In this health video learn how a new blood test tells researchers which HIV drugs don't work, so they can figure out which ones will.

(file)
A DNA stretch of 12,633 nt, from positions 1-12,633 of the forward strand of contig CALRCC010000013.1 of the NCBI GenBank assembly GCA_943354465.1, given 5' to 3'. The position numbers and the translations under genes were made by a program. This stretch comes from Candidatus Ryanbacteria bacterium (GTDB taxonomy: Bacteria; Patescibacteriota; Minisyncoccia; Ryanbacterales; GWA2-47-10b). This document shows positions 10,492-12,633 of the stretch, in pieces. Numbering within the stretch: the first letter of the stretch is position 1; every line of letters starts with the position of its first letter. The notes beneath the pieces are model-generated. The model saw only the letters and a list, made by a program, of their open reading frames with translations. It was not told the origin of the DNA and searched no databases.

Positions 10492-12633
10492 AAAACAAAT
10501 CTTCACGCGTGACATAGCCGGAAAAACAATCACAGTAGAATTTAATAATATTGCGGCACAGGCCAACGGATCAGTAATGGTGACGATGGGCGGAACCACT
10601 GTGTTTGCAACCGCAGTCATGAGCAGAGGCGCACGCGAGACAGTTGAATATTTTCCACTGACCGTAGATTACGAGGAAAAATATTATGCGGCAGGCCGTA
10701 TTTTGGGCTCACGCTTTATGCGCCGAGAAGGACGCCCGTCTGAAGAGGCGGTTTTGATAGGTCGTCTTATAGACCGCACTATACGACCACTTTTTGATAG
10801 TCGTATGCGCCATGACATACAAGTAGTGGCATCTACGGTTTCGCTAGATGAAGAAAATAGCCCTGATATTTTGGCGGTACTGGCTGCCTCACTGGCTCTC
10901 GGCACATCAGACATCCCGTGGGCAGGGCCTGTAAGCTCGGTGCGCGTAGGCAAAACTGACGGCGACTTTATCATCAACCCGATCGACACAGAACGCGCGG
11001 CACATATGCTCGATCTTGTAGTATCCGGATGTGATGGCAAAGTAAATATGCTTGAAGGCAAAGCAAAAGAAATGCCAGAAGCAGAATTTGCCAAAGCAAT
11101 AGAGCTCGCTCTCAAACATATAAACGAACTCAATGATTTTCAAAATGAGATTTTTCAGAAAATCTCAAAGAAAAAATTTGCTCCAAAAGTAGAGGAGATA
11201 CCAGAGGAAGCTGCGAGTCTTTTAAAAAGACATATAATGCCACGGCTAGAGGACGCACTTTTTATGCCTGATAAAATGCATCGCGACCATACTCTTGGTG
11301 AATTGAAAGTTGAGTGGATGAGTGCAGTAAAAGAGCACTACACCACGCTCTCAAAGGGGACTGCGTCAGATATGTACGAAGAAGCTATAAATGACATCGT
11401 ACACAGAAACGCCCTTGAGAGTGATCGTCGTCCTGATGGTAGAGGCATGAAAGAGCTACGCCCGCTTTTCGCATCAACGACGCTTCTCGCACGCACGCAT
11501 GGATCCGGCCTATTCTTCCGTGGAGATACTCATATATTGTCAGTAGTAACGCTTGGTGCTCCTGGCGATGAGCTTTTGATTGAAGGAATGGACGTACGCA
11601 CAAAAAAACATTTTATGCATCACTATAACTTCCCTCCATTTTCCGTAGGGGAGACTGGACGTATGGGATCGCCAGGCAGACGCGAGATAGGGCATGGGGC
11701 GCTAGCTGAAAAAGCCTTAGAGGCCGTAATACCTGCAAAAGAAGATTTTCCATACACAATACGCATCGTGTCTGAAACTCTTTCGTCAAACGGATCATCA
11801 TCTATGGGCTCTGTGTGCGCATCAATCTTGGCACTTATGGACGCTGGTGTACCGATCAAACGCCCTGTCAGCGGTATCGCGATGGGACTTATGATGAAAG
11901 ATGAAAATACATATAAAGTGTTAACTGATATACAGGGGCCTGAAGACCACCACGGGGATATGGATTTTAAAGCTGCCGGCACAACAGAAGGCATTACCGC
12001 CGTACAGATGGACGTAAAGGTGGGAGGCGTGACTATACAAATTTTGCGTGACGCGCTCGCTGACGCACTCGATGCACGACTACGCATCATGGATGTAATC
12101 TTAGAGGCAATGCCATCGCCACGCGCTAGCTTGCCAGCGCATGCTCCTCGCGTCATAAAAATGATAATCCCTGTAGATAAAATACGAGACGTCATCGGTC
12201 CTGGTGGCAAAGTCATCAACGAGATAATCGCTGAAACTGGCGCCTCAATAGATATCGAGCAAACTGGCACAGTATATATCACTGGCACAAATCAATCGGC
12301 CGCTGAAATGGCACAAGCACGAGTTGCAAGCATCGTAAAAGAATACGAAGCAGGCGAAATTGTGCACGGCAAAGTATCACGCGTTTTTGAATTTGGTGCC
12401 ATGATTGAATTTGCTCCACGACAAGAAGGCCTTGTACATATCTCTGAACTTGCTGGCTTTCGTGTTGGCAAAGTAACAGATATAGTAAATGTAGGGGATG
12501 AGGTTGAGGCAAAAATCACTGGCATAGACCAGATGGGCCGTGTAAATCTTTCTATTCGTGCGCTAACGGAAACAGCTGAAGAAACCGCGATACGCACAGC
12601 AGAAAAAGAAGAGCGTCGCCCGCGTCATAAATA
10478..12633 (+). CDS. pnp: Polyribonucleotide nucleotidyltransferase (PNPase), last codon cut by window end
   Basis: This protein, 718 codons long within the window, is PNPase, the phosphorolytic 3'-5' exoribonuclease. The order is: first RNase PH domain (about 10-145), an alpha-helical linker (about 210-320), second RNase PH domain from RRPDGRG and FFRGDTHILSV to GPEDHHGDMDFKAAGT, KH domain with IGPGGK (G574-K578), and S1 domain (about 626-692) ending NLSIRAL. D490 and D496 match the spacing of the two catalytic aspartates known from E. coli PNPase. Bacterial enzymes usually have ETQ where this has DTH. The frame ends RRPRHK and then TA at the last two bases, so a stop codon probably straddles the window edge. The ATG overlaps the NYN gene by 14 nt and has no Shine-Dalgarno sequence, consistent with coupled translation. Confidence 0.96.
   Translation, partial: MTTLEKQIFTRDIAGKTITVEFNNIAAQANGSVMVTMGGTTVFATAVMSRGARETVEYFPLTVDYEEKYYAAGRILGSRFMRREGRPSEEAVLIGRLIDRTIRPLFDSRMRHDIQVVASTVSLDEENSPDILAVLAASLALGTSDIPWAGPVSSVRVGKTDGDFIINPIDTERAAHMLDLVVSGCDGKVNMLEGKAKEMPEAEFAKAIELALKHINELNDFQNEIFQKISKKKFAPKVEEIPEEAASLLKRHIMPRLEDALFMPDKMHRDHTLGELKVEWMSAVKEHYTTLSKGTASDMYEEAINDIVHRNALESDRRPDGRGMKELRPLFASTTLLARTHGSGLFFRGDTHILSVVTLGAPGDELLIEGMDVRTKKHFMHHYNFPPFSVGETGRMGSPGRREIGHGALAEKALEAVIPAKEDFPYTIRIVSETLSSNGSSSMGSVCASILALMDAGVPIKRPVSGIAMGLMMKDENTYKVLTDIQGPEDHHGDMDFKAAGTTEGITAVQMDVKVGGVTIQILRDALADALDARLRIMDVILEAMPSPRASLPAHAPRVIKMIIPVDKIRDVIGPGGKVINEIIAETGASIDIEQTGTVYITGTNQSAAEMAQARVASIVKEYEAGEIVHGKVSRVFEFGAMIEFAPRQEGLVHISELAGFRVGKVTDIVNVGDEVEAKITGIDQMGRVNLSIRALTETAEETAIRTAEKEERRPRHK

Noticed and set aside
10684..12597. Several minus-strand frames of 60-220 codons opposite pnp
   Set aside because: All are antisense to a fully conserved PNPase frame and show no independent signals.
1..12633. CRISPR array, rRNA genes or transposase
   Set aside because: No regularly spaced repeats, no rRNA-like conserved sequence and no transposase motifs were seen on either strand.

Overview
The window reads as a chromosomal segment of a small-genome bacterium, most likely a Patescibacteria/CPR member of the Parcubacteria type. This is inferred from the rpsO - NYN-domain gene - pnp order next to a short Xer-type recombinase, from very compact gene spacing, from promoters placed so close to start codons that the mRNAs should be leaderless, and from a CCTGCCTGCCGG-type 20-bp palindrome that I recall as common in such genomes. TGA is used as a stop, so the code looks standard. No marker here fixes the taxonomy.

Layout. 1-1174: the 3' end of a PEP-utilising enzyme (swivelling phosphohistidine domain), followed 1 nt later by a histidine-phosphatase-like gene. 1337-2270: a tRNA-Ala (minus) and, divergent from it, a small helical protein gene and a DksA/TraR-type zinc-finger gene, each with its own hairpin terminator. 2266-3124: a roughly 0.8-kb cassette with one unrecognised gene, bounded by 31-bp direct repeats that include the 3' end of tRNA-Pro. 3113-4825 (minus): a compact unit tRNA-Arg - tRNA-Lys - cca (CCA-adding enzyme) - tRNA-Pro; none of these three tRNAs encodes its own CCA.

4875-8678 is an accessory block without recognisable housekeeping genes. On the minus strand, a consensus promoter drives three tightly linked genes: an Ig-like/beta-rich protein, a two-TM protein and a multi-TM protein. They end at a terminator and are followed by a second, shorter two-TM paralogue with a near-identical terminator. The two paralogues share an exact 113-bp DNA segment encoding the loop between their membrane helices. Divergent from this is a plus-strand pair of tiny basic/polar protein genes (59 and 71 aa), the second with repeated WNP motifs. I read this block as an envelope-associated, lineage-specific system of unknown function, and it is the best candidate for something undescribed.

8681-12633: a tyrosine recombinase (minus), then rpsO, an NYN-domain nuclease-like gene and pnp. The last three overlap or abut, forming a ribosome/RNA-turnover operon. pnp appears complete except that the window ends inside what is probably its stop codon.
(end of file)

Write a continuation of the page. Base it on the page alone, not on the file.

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Jennifer Matthews: This woman has HIV. Pamela Simpson: I have been positive for eighteen years. Jennifer Matthews: This man has it too. John Paul Womble: The moment that I tested positive, the sins I thought was guilt and stupidity. Jennifer Matthews: John Paul grew up knowing what HIV was, his father had it. John Paul Womble: He got hit quickly so he started to have legions that developed on various parts of his body. Jennifer Matthews: For anyone who has it, getting the right medication when first diagnosed and the right dose can be the difference between living and dying. Charles Hick: Our goal of therapy is to be so potent that the virus cannot continue to grow. Jennifer Matthews: HIV can change so fast if doctors try one drug that doesn't work, the virus may have the chance to change and become resistant to more drugs. Charles Hick: It is forever evolving. Jennifer Matthews: Researchers at Duke University had developed a new blood test to identify which patients will be drug resistant to which drugs. Here the green dots are drug resistant genes. Male Speaker: We know that roughly about 50% of those genome actually is resistant mutations. Jennifer Matthews: There are more than twenty drugs available to fight HIV. Now this test will tell researchers what won't work, so they can figure out what will. Charles Hick: We now expect that people are going to live 30, 40, 50, 60 years after they're diagnosed with HIV. Jennifer Matthews: And that's exactly what John Paul and Pamela are hoping for. Pamela Simpson: I feel good, yeah. John Paul Womble: This virus is not going to control me. I'm going to control what I do with it. Jennifer Matthews: This new test may help them do just that. This is Jennifer Matthews reporting.

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